With emigration of Israelis, particularly to the United States, running higher than at any time since the founding of the Jewish state, the government is beginning an intensive program to lure back disaffected emigres with promises of prosperity in the midst of economic chaos.

Israeli high-technology industries are to offer lucrative job contracts to the most highly skilled of the estimated 175,000 emigrants during a series of trade fairs to be held in four North American cities in October and November.

Along with the premium salaries will go free shipping of household goods and air fare home, paid by the 20-odd Israeli industries participating in the "Come Back" project. The targets of the drive are the estimated 35,000 highly trained professionals who have contributed to Israel's brain drain over the years by moving to the United States.

Also in October, the Ministry of Immigrant Absorption will sponsor a cable television coast-to-coast hookup at which Israelis living in the United States will be implored in satellite broadcasts from here to return home not only for the good of their troubled country, but for their own well-being.

The two-hour program probably will open with an address by Prime Minister Shimon Peres and will include success stories of returned Israelis, films of technological advances here and appeals by high-tech industry officials for emigrants to return to good jobs.

Highly trained Israeli immigrants sitting in a studio in Los Angeles and others in Israeli consulates across the United States and Canada will be able to ask questions of officials and businessmen here in the two-way linkup, Absorption Ministry officials said.

Israel's high-tech industry has been growing rapidly, particularly in the defense-related fields that make it the world's 10th largest arms producer. Medical equipment for export is another growth industry that needs trained technicians to remain competitive.

A parallel drive is under way within Israel to try to stem the emigration phenomenon at its source. Since studies show it highest among recently demobilized soldiers -- those hardest hit by runaway inflation and difficulties in finding employment and housing -- much of the effort will be concentrated on soldiers ending their tours.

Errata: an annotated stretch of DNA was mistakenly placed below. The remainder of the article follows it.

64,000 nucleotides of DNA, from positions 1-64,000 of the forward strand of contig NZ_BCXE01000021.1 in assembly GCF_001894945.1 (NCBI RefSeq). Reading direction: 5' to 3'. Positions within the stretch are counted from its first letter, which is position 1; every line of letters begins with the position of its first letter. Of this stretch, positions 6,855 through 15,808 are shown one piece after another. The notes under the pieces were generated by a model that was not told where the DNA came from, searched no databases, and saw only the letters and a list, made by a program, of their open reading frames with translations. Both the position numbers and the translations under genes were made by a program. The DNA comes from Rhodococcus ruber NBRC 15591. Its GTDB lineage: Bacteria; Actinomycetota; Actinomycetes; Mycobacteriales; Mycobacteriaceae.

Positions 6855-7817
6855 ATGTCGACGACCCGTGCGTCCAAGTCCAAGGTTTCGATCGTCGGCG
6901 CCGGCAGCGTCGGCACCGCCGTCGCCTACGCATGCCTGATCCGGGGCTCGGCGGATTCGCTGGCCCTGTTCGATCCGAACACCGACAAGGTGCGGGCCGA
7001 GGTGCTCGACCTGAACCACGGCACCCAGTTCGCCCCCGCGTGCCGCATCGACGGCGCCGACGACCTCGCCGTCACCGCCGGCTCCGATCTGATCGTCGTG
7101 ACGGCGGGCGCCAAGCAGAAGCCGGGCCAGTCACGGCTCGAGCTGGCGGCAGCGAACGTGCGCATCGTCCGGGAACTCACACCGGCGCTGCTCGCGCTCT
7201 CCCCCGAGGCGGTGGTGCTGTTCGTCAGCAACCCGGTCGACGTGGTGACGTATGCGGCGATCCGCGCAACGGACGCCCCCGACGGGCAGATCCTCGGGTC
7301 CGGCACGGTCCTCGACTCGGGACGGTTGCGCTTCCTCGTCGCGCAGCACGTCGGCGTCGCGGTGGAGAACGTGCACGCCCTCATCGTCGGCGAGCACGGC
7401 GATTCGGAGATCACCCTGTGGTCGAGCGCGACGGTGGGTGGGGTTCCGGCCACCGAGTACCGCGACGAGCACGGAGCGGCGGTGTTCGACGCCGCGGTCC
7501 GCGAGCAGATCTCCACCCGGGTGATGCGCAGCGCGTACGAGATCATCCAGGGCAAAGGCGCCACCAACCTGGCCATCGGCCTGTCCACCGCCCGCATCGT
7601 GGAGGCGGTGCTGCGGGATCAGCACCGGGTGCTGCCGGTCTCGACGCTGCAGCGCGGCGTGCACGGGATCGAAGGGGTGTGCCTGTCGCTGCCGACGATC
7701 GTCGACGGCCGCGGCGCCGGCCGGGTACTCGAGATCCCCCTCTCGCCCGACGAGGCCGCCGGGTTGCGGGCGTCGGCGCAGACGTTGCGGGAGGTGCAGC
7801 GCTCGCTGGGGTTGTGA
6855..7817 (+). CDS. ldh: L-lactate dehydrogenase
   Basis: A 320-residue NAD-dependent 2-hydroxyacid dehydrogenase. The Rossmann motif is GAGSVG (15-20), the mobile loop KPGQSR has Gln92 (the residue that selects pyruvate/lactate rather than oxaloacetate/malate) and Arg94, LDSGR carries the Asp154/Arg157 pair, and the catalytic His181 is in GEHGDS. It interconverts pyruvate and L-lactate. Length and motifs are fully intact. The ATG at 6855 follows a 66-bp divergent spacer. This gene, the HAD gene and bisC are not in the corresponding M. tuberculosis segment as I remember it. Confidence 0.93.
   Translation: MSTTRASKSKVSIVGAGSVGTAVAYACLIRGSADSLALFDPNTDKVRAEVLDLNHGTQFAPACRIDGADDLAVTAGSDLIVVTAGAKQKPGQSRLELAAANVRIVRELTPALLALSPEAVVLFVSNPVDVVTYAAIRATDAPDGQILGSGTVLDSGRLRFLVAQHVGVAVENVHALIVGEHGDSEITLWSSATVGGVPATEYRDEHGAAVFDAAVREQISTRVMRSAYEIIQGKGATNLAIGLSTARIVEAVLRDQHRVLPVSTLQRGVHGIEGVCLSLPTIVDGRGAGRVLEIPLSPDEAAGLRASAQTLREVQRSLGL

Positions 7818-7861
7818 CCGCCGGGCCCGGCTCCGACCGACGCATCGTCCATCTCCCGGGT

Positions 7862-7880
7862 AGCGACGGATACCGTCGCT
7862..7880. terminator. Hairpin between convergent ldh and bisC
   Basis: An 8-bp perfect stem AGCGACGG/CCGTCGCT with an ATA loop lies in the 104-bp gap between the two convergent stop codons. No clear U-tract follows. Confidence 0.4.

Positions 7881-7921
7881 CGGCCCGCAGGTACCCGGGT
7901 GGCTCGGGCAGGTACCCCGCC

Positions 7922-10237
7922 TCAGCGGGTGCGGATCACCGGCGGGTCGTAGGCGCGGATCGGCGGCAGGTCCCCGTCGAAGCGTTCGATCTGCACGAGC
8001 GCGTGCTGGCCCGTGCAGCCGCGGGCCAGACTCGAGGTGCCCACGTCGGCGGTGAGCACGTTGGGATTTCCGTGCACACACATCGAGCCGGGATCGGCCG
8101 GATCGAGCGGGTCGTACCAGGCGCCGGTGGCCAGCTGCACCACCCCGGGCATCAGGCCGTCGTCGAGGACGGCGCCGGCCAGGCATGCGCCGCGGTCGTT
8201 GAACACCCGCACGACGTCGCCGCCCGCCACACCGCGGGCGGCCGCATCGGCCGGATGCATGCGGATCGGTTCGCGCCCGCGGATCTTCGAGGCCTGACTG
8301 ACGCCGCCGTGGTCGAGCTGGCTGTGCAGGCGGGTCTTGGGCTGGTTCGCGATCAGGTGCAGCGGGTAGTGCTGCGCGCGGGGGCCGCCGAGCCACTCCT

Similar education programs have been launched at high schools, and a new program has been inaugurated in government offices, where ombudsmen will talk to disgruntled civil servants.

"Our dilemma is that we don't give any justification to emigration, but on the other hand we don't allow ourselves to ban people from leaving," said Yacov Tsur, minister of immigrant absorption, in characterizing the fine line that dissuaders of emigration walk.

Conventional wisdom says that the reported six-fold increase in emigration last year, to 15,000 from 2,600 in 1983, is a direct reaction to the state of the economy.

With an inflation rate soaring at over 300 percent annually and a deficit of $1.8 billion on a $23 billion budget, it was becoming increasingly difficult for many Israelis to remain here even before the government early this month enacted stiff austerity measures to shock the economy back to an even keel.

Layoffs of thousands of government and private-sector employes, devaluation of the shekel, wage freezes and price increases of 17 to 82 percent on subsidized products have compounded the hardships, even though some of the measures were suspended in the face of general strikes.

Moreover, the government has suspended the wage-indexing that links earnings to the cost of living and placed restrictions on bank deposits linked to the U.S. dollar.

Tsur and other specialists maintain, however, that the economy is only one factor in the steadily growing outflow of Israelis.